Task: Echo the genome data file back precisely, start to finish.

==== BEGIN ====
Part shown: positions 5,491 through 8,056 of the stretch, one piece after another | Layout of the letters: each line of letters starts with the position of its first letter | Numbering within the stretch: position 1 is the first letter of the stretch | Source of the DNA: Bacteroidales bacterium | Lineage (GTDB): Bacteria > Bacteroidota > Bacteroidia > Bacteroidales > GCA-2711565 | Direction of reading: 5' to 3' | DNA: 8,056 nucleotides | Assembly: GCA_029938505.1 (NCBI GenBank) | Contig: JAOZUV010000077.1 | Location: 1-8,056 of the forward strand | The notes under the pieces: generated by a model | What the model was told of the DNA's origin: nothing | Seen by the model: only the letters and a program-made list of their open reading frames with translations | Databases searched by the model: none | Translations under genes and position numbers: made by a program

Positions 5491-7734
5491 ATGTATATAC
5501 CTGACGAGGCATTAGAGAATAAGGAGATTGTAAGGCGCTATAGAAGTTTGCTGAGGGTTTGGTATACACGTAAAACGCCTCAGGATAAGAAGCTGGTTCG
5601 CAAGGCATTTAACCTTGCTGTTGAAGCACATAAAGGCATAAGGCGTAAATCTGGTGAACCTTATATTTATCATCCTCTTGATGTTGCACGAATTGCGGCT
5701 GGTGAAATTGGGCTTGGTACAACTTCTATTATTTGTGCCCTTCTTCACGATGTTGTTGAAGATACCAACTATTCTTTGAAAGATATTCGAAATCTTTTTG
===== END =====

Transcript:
Part shown: positions 5,491 through 8,056 of the stretch, one piece after another | Layout of the letters: each line of letters starts with the position of its first letter | Numbering within the stretch: position 1 is the first letter of the stretch | Source of the DNA: Bacteroidales bacterium | Lineage (GTDB): Bacteria > Bacteroidota > Bacteroidia > Bacteroidales > GCA-2711565 | Direction of reading: 5' to 3' | DNA: 8,056 nucleotides | Assembly: GCA_029938505.1 (NCBI GenBank) | Contig: JAOZUV010000077.1 | Location: 1-8,056 of the forward strand | The notes under the pieces: generated by a model | What the model was told of the DNA's origin: nothing | Seen by the model: only the letters and a program-made list of their open reading frames with translations | Databases searched by the model: none | Translations under genes and position numbers: made by a program

Positions 5491-7734
5491 ATGTATATAC
5501 CTGACGAGGCATTAGAGAATAAGGAGATTGTAAGGCGCTATAGAAGTTTGCTGAGGGTTTGGTATACACGTAAAACGCCTCAGGATAAGAAGCTGGTTCG
5601 CAAGGCATTTAACCTTGCTGTTGAAGCACATAAAGGCATAAGGCGTAAATCTGGTGAACCTTATATTTATCATCCTCTTGATGTTGCACGAATTGCGGCT
5701 GGTGAAATTGGGCTTGGTACAACTTCTATTATTTGTGCCCTTCTTCACGATGTTGTTGAAGATACCAACTATTCTTTGAAAGATATTCGAAATCTTTTTG